For the past 2 months, we’ve been discussing building commissioning – the process of ensuring that building systems are designed, installed, functionally tested, and capable of being operated and maintained according to the owner's operational needs. In January, we looked at commissioning efforts at the University of Washington. In February, we provided a deep analysis on the cost effectiveness of commissioning, as evidenced by a Lawrence Berkeley National Laboratory study.
So I thought – and still believe – we were on the right track in establishing the business case for commissioning. And then I got an e-mail from a thoughtful reader (not unusual), only this time the thoughts expressed in the e-mail stopped me cold.
Now I must tell you, after many years working for a large corporation and 12-plus years of involvement with the U.S. Green Building Council, I believe I understand the value of getting more than one opinion. However, this particular opinion caused me to wonder whether there’s more to the acceptance of commissioning than is readily apparent.
So I’m going to do something a bit unconventional: I’m going to share with you portions of this e-mail, and ask you to provide more feedback. I truly believe that the best way to remedy problems, misperceptions, and the like is by giving them air to breathe, rather than trying to suffocate them out of existence. I’m hopeful that true progress comes when those vehemently opposed to or fervently in favor of an issue see it from the other side.
Enough prologue. The reader began his response to last month’s column by saying, “There is something absurd about the commissioning concept.” Okay, you got my attention.
He proceeded to rather elegantly document how all those involved in the commissioning value chain – design engineers, contractors, installers, OEMs, commissioning agents, LEED specialists, various other consultants – make promises to deliver a high-performance building but rarely deliver. In the end, the building owners are left with often conflicting direction and lots of invoices from people being paid to do the same work.
While he admits that, “Over the life of a building, commissioning can work to save energy and provide a better environment for the occupants,” he notes that, “…the energy saved cannot compensate for the initial cost of firms failing to do their jobs correctly the first time out, the added cost to engage commissioning agents, third-party oversight, LEED costs, or the added time to get the job finished.”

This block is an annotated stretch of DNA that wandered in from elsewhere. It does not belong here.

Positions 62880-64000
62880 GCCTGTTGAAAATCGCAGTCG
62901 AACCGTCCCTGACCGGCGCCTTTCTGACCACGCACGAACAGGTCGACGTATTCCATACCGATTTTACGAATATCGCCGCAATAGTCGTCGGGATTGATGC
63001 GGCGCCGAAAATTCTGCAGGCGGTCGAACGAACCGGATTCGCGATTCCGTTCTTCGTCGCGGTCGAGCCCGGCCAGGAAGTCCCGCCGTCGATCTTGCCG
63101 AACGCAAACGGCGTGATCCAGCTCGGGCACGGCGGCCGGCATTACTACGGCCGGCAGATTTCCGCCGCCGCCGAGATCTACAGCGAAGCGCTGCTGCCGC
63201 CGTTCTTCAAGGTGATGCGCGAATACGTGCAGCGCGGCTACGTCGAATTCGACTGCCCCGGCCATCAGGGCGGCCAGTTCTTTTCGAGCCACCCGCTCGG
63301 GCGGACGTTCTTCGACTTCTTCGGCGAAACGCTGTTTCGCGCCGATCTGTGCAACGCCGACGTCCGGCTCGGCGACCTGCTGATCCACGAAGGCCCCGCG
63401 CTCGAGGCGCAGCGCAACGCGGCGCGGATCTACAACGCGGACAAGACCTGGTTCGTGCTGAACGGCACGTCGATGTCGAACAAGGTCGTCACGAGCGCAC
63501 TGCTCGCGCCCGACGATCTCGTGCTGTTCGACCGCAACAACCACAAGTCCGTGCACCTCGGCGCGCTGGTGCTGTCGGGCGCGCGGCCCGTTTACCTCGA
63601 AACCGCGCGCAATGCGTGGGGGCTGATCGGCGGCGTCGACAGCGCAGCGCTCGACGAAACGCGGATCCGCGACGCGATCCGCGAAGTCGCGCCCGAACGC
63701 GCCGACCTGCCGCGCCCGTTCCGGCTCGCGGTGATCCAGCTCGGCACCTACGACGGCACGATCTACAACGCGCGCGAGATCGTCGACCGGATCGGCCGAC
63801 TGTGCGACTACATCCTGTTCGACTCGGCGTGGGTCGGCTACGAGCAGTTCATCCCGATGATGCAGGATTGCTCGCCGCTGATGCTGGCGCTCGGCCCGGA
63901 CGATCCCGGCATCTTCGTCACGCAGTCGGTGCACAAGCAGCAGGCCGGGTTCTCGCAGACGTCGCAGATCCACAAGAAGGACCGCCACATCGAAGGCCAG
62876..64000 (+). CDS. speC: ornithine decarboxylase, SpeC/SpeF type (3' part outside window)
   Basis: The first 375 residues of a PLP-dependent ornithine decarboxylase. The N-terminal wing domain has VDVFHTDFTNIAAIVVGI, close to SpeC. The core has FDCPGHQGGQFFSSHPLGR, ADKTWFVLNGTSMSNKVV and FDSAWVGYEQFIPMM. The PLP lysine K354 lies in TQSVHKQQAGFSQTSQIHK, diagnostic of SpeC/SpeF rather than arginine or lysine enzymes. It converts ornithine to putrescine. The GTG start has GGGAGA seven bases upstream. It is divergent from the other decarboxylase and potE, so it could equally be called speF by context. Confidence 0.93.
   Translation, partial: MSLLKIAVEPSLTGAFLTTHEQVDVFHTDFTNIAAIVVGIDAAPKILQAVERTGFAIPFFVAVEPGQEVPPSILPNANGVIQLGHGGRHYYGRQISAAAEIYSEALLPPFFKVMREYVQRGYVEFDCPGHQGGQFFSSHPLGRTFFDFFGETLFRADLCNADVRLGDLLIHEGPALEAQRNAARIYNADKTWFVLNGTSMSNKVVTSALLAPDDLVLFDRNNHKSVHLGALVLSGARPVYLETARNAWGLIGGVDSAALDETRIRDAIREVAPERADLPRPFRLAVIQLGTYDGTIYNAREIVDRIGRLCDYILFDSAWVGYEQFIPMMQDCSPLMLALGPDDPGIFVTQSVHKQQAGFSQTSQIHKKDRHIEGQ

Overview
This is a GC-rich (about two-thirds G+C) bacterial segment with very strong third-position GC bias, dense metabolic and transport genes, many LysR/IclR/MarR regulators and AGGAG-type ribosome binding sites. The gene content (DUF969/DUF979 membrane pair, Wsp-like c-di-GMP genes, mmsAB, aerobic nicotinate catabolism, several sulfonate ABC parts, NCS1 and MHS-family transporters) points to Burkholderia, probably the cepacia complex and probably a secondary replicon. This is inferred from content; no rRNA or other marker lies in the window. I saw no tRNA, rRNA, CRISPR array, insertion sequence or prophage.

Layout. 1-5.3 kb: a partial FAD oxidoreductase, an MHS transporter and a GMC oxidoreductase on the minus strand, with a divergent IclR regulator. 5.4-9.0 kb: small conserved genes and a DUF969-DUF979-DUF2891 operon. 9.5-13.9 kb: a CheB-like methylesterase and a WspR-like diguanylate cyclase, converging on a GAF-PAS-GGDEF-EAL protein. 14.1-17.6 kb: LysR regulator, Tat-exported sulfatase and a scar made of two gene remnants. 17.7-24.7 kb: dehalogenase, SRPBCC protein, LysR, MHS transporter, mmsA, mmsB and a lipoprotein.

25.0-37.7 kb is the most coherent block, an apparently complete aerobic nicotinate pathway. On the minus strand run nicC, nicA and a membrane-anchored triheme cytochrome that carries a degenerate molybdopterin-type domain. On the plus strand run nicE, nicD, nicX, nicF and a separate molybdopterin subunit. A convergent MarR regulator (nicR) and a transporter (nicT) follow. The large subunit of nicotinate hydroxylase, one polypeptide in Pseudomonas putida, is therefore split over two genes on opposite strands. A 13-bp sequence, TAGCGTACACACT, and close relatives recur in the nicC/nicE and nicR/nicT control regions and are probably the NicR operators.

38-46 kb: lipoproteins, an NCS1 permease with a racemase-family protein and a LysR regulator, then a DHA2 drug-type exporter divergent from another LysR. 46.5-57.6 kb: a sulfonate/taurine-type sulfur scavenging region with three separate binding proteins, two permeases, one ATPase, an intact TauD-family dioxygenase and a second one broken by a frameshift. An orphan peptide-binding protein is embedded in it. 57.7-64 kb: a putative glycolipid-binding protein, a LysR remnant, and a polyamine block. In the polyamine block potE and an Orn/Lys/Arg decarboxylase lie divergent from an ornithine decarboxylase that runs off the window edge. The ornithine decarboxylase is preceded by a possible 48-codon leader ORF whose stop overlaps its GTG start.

As I’ve stated here before, imagine buying a high-performance car only to find out that it doesn’t deliver the horsepower or fuel economy as advertised. You’d return the car to dealer faster than you could say “lemon,” and demand they fix the problems under warranty and give you a loaner car in the interim. You can go through a similar process with a high-performance building that doesn’t deliver, except that there are multiple parties to whom you’d have to appeal, each blaming the other. And of course, there’s no such thing as a “loaner building.” So I can understand where the frustration comes from, and I also can understand why commissioning gets a bad rap.
Commissioning is, at least on paper, and I believe in reality, a viable means of ensuring that buildings deliver as advertised. What it shouldn’t be is a morass of red tape, double talk, and fat payments that don’t yield conclusive or actionable results.
What I’d like to understand better is whether the experience of this reader reflects that of the majority of you who have been involved in commissioning projects. Does commissioning suffer from poor perception, or poor reality? Certainly for this reader, it is the latter. If it’s a case of poor perception, it can be repaired. If the reality of commissioning is such that it is not taken seriously, then we have to dig deeper and perhaps come up with a “Commissioning Code of Ethics.” This might not be such a bad idea, regardless of the outcome.
So why am I belaboring these comments? It’s not that I have issues defending and promoting something that one, two, or any number of you thinks “absurd.” But imagine for a moment the power of “the grapevine.” I don’t know how many people this reader has related his story to besides me, and now you, but let’s for a moment assume that he has griped about his bad commissioning experiences with his colleagues, associates, friends, and relatives. Is his word-of-mouth enough to offset all the worthy and prestigious research that I’ve referenced the past two months? Sort of the “anti-tipping point?” I don’t know. But I do know that if commissioning is to have any “street cred,” then we need to address either the perceptions or the realities, or both.
I value your input and feedback, and pledge to do my best to hear and present all sides. Tell me if you’ve been involved with a commissioning effort that’s worked, and what were the keys to success. Or tell me why it didn’t work, and what doomed it to failure. I’m up to the challenge. Are you?
Rick Fedrizzi is a principal with the Global Environment & Technology Foundation, the Center for Energy & Climate Solutions and president of Green-Think Inc., an environmentally focused marketing and communications consulting firm providing services for the residential and commercial built environments. He also serves as president and CEO of the U.S. Green Building Council, of which he also is founding chairman, and president of the World Green Building Council. Contact by e-mail: (firstname.lastname@example.org).